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Codeine is one of the major naturally-occurring opiates that is found in the opium poppy seed pods, but is also commercially produced. Codeine is about 10% as strong as morphine. In fact, in some countries it is a legal, over-the-counter medication found in cough suppressants, antidiarrheal, and headache-relief formulations. Since codeine is less potent than most of the other common opiates, developing a codeine addiction may take longer than to that of other drugs. The reality is, codeine is an opiate and causes opiate addiction that presents like that of other opiates.

photo of a poppy plant where codeine can be extracted from its seeds.

Codeine Side Effects

The side-effects of codeine include constipation, sleepiness, lethargy, itching, and nausea. The most dangerous side-effect of codeine use is addiction. The development of codeine addiction may be due to chronic use for a true medical condition, or may arise from those who simply seek the drug for recreational activities. In countries that allow codeine to be sold over-the-counter usually have regulations that mandate the addition of other substances to the codeine formulation, like aspirin or acetaminophen and sometimes caffeine. This is meant to prevent its abuse.

Since the amount of codeine in each table is limited, one would reach an aspirin or acetaminophen overdose before reaching the sought-after “high” from this opiate. However, some have learned how to purify the codeine-containing tablets and they can still be abused in this way.

Codeine is converted to morphine in the body, primarily in the liver. It is morphine that gives the actual action of codeine. Nonetheless, when taken in sufficient quantities, one can reach a state of being “high” and become addicted. When taken in high quantities, codeine can also lead to an opiate overdose situation.

When To Use Codeine

Codeine is indicated for mild to moderate pain, cough, diarrhea, and for headache relief. In the United States, codeine is a Schedule II – V drug, as listed by the U.S. Drug Enforcement Agency (DEA), depending on the formulation. In its pure form, codeine is a schedule II drug, the highest schedule for medically-approved drugs.

Codeine Addiction Treatment

Opiate addiction due to codeine is treatable, but its effective resolution will require determination and perseverance of both the addict and the addict’s support system. The treatment for codeine dependence is like that of other opiates, such as heroin, morphine, and Oxycontin.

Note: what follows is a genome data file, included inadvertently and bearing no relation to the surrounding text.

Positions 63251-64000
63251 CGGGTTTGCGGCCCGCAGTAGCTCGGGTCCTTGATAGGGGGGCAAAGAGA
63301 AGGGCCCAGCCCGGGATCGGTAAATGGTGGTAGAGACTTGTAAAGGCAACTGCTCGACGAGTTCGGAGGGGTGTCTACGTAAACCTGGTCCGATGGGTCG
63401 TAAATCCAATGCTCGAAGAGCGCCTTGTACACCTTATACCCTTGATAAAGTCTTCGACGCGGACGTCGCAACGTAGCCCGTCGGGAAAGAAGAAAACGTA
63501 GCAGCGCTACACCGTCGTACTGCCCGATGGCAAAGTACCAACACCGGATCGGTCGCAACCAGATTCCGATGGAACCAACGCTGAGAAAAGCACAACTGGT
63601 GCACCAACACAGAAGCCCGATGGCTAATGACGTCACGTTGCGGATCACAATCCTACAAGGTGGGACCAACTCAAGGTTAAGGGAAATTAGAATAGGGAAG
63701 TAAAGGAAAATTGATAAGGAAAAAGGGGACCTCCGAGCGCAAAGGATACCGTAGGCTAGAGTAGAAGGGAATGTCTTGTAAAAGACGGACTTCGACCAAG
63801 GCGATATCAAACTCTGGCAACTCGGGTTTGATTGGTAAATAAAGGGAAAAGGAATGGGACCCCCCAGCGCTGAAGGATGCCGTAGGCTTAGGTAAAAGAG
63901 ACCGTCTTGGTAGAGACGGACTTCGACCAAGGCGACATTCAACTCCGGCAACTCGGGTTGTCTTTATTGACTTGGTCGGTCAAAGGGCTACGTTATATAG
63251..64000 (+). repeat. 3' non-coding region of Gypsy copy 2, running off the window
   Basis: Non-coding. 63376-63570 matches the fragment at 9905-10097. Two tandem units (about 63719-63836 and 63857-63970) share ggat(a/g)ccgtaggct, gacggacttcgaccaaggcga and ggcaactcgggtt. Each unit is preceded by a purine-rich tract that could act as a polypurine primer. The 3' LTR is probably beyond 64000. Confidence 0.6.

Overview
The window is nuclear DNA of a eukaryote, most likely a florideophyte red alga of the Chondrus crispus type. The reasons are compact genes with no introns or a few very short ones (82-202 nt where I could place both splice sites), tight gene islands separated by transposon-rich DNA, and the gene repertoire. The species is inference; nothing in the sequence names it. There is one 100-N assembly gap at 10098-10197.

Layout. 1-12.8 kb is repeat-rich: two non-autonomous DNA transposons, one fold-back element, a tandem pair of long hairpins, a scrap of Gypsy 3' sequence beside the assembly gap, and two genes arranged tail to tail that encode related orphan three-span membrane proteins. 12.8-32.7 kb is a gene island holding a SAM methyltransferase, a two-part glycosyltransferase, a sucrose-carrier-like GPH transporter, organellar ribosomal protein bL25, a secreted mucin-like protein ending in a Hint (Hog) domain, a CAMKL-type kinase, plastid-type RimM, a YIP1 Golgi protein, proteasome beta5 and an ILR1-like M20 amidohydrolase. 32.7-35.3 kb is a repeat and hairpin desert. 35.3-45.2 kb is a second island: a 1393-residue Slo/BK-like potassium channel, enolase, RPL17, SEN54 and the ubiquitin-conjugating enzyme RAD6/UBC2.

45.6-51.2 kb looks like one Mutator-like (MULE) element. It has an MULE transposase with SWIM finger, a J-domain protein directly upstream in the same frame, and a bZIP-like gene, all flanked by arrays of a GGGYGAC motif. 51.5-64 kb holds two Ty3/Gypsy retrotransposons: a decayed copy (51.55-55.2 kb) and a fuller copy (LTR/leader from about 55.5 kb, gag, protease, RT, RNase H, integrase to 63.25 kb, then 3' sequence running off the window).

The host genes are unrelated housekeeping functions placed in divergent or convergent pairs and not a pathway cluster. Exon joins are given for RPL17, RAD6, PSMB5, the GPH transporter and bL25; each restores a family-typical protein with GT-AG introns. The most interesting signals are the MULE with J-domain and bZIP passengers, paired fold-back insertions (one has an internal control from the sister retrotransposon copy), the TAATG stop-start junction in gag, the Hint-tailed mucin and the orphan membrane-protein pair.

Drug detox usually consists of the administration of an opiate replacement drug, such as buprenorphine (Suboxone or Subutex) or methadone. The Suboxone or methadone is then tapered over a week or so, until ultimately the patient is no longer on an opiate. Sometimes, codeine detox is carried-out without using another opiate, and only symptomatic treatments are given for withdrawal symptoms, such as medications to control vital signs, sleep, muscle cramping, nausea, and vomiting.

There are those who are unable to stay opiate free, even after extensive treatment, or those who relapse is likely. In these codeine-addicted individuals, a long-term opiate replacement therapy (ORT) can be initiated; whereby, the codeine addict is maintained on another opiate like Suboxone or methadone for a period of time.

Codeine detox centers also treat other types of opiate addiction, so the patient population is likely to be mixed. In any case, the signs and symptoms and consequences of the addiction will be similar. Things like medical, legal, social and relationship problems are common in addiction.

Drug rehab for opiate addiction is a good place to start after undergoing drug detox. Opiate detox will safely remove the drug from one’s system. However, treatment of any underlying emotional or psychiatric conditions is important in maintaining a drug-free lifestyle. In drug rehab, the essential tools for maintaining long-term sobriety from codeine will be learned.

If you or a loved one suffer from codeine addiction and would like to locate the resources that can assist you in overcoming addiction, you may confidentially contact the addiction specialists at Behavioral Wellness and Recovery at 800-683-4457, or complete the online contact form.


Behavioral Wellness & Recovery is a Joint Commission accredited program. The Joint Commission recognizes excellence in health care organizations and programs.


Behavioral Wellness & Recovery is a Joint Commission accredited program. The Joint Commission recognizes excellence in health care organizations and programs.

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